John Vine, the independent chief inspector of the UK's borders and immigration services, has announced that he will leave his post on 31st December this year, six months before the end of his current contract.
Mr Vine has said that he is leaving his position because he wants to move on. He said 'Leaving at the end of the year and before the next general election, rather than in July 2015 when my term is due to end, makes sense.'
But rumours abound that Mr Vine has become extremely frustrated because the Home Secretary Theresa May has delayed the publication of a number of his reports and has at times removed sections of reports that are embarrassing to the Government. Mr Vine used to be responsible for the publication of his own reports. He released them at midnight which was good for news media which were able to write news stories based on them which could then be published in the morning.
The reports frequently resulted in embarrassing headlines for the government. It is said that Mrs May was not prepared to see this continue. Consequently she took responsibility for the publication of the reports herself.
In 2012, he discovered the existence of the 'migration refusals pool,' a previously unknown collection of nearly 200,000 migration files. The cases were mostly asylum claims and, in every case, the applicant had been refused permission to stay in the UK. Having refused permission to remain in the UK, the UKBA (now the Home Office) had taken no action to try to remove immigrants in the migration refusals pool because it did not know where they were.
In October 2013, he revealed that the 'e-borders' immigration management scheme first proposed by Tony Blair and developed over a period of about ten years had cost hundreds of millions of pounds and was all but useless.
In November 2012, a report revealed that the former head of the UK Border Agency Lin Homer, who had since been promoted to run Her Majesty's Revenue and Customs, had presided over an agency with many serious organisational issues, and had repeatedly misled the Home Affairs Committee, as did her successors about the size of backlogs at the UKBA.
The Labour Party opposition shadow immigration minister said that Mr Vine's resignation was 'an indictment of Theresa May's attempts to silence his criticisms of her failing immigration system.'
Since Mrs May has taken responsibility for their publication, the reports are now published with no advanced warning at various times of day and sometimes months after their completion. There are currently at least two reports that were submitted to the Home Secretary a long time ago which are yet to be published.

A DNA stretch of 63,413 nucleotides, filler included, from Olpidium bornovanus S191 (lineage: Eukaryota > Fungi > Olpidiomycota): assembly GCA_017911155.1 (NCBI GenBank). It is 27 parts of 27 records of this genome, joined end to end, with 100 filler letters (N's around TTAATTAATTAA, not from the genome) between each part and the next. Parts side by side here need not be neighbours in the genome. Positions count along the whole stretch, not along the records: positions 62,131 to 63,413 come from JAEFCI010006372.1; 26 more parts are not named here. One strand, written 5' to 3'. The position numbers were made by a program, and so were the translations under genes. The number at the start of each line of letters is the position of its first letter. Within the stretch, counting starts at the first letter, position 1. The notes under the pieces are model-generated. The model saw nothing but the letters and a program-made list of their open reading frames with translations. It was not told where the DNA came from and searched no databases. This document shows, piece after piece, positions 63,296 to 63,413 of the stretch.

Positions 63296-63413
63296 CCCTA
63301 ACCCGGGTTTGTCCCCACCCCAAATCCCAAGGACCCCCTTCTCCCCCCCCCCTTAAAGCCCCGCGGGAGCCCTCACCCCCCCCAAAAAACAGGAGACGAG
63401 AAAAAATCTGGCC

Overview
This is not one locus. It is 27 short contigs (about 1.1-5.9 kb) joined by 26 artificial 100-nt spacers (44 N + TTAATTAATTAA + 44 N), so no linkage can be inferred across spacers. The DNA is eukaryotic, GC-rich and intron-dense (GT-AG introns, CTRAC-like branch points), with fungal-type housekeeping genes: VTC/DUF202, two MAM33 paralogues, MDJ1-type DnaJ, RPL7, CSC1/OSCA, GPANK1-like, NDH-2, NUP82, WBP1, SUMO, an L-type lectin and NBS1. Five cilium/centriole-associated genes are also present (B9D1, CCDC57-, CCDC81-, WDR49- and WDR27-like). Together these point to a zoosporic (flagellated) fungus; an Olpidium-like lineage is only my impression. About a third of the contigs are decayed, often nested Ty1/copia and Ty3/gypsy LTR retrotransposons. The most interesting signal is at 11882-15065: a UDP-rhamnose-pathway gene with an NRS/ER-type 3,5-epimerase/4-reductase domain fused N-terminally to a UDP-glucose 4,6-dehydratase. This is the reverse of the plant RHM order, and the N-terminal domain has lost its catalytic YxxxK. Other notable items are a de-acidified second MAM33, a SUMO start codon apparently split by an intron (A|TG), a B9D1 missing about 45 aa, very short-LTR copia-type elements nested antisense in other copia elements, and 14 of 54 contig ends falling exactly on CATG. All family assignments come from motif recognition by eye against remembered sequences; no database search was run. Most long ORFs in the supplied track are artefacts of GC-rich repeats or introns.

Another report was edited to remove details of staff shortages in the immigration services; some say caused by Mrs May's decision to make hundreds of staff redundant.
Mr Vine said 'I have raised my concerns with the change in publication processes with the Home Secretary and the Home Affairs Committee previously, but this is not the reason I have decided to resign.'There are two reports that the chief inspector has written which have still not been released by the Home Office.
A report into the Home Office's systems and procedures for dealing with allegations about illegal immigrants was submitted to the Home Secretary on 29th May and another report into the workings of 'Operation Nexus,' a Home Office initiative to deport foreign criminals, was sent to her on 26th June. Four other reports are nearing completion and will be delivered to the Home Secretary over the coming weeks.
The chairman of the Home Affairs Committee of the House of Commons has demanded that all completed reports should be published. He told journalists 'When Mr Vine last appeared before the committee we were very concerned about the number of reports that he had produced which had not been published by the Home Office. All of these must be released immediately.'
Mr Vine has been chief inspector for six years. He is held in high regard by the Home Affairs Committee because of the thoroughness of his reports. When his last term of office finished in 2013, committee chairman Keith Vaz hoped that he would stay on for a further term. Mr Vaz said that he was 'surprised and disappointed' by news of Mr Vine's resignation.
Mrs May responded to news of Mr Vine's resignation by thanking him 'for his hard work and dedication in scrutinising the vital work of controlling immigration and protecting Britain's borders.'